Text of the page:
View Full Version : Hyper-focal Focussing on a 4x5

15-May-2008, 10:45
Is there a way to set the front standard out, stopping down 3-4 stops and obtain an overall correct-focus across the image. Without neccessarily checking the ground glass, some interiors are so dark it's almost impossible to see the image even with the lens wide open!

I'm trying to do this on a Linhof TK 4x5 with 65 SA F8 & SA 90MM F8..WITH Bag Bellows on the 65 & standard bellows with the 90mm...It's hard enough now-Hate to think how this be when I step the format down & check the composition focus on that bitty 6x9 area..!

Ralph Barker
15-May-2008, 10:55
Although you can calculate and measure focus, doing so for interior shots isn't too practical. You may find it easier to supplement the lighting for focusing purposes, either with a high-intensity flashlight or laser pointer, and then turn that off for the exposure.

15-May-2008, 11:17
Think I'll have to upgrade my constant lighting rigs-Anyone got any old powerful light rigs, you're looking to pass on to another careful owner. I'd be willing to set the balance right with my own carefully looked after brit £s'..

Glenn Thoreson
15-May-2008, 15:38
An accurate focus scale and the hyperfocal specs for the lens in use will do the job. On interior work, you'll be working pretty close, though. Small apertures and lots of light will get you there. Big old flash bulbs are/were great for this.

Ralph Barker
15-May-2008, 16:10
You don't really need to upgrade your existing continuous-lighting kit for the exposure. Just add enough light so you see to focus, then turn that off for the actual exposure. I often use a 650W Arri fresnel for focusing, and then turn it off for the exposure. A normal flashlight, placed in the scene, can also work. Or, one of the high-intensity models might work instead of the high-wattage supplement focusing light. As noted, some folks use laser pointers, aimed at the desired focus point, and then focus on the red dot. With high-wattage lights, one just has to be careful about blowing the circuit breaker.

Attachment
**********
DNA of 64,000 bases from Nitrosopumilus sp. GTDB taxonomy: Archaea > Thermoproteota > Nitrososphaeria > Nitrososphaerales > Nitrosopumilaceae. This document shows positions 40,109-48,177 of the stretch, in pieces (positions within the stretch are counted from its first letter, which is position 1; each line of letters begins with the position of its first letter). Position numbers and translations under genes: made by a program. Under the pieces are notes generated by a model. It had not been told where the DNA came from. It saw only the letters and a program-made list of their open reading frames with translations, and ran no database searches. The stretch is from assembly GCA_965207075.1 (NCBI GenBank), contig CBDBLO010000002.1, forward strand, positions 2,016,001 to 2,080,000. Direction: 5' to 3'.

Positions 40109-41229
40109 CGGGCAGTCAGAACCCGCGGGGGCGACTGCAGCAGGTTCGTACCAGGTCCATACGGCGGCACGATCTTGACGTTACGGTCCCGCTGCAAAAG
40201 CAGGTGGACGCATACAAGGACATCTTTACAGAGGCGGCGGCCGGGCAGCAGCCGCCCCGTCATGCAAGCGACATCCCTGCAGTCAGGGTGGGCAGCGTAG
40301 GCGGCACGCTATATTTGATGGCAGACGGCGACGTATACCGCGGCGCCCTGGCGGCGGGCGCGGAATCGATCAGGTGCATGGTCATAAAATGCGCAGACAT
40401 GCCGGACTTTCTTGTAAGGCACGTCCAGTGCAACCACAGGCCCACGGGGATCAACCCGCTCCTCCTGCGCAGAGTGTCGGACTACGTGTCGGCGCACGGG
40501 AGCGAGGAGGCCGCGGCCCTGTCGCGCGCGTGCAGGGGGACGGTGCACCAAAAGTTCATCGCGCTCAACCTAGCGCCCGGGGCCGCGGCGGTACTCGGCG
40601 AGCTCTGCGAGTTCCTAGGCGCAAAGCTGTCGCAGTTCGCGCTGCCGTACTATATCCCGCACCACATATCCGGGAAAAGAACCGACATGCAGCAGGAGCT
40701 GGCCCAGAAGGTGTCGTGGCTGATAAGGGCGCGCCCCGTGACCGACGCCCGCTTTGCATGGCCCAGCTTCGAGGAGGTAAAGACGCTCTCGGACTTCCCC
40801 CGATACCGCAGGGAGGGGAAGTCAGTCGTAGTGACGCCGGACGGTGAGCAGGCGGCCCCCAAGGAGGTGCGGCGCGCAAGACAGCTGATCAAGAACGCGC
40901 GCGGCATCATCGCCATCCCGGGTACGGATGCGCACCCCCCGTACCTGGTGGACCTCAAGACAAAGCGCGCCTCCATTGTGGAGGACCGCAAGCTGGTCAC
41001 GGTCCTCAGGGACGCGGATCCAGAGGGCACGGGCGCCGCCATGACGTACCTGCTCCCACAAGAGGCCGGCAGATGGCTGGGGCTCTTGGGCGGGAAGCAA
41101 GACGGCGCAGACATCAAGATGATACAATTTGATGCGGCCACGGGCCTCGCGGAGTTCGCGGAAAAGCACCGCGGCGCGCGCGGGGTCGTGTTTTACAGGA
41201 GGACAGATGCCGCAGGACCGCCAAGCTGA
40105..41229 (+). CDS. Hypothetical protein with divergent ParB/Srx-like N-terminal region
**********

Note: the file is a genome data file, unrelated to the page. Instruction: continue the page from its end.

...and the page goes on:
Emmanuel BIGLER
16-May-2008, 01:56
Is there a way to set the front standard out, stopping down 3-4 stops and obtain an overall correct-focus across the image.
It depends on what you actually consider as acceptably sharp.
One thing easy to compute, which is proper to each focal length (F.L) is the amount of total travel you have to apply to the front standard in order to bring the plane of sharpness from infinity to one metre (about 3 feet)
You simply compute the square of the F.L in millimetres and divide the result by 1000.
For the 90 you have to move the front standard by 8.1 mm
For the 65 you have to move by 4.2 mm
So in principle once you have precisely placed your infinity-focus position, setting the focus by moving the front standard half way to the position focusing to one metre, gives you the best possible position if you want to achieve an homogeneous image from 1 metre to infinity.
In other words, the hyperfocal distance will be equal to 2 metres in this setting.

But usually this cannot be achieved without sacrificing the image quality.

For a F.L. of 90 mm stopped down to f/22, the relevant circle of confusion to achieve an hyperfocal distance of 2 metres is about 180 microns, about twice as much as regarded as acceptable in 4x5".
So you'll have to stop down to f/45 which will bring some visible softness due to diffraction, but this kind of homogeneous softness is not unpleasant : just try !

For a F.L. of 65 mm, the same computation, hyperfocal distance at 2 metres, @f/22, yields a circle of 96 microns which is within the usual values for computed DOF tables in 4x5".
However a circle of confusion of 100 microns is far from what a good lens + film combination is capable to achieve in LF ! If we consider that 30 cycles/mm is something not very good, but acceptable, this corresponds to a circle of confusion of about 1000/30 i.e. 30 microns, not 100 microns !

So as a summary,
- with the 90, setting the front standard about 4mm from the infinity-focus position will bring everything "sharp" between 1 metre and infinity when stopped down to f/45.
"sharp" means in fact homogenously soft due to f/45 & diffraction but possibly acceptable, with a circle of confusion of about 100 microns;
- with the 65, you have to offset the front standard by about 2 mm with respect to the infinity-focus position in order to achieve everything sharp from one metre to infinity @f/22, the sharpness criterion being also a circle of 100 microns.

Relevant formulae are very simple, where "f" is the focal length
- required total travel "T" of the front standard to bring focus from infinity to one metre - 3 feet :
T(infinity->1metre) = (F.L in mm)^2 / 1000

- hyperfocal distance : H = f*f/(N*c)

- focus setting at a distance H brings acceptable focus from H/2 to infinity within the acceptable circle of confusion "c" for a given hyperfocal distance H.

- given a minimum distance for acceptable sharpness, this distance should be H/2 ; hence H is determined ; if the circle of confusion is taken as "c" (e.g. : 100 microns), the relevant f-stop is N = f*f/(H*c)

- amount of travel for the front standard from the infinity-focus position, required to bring sharp focus at a distance H : T = f*f/H

- circle of confusion for a given N and H : c = f*f/(N*H)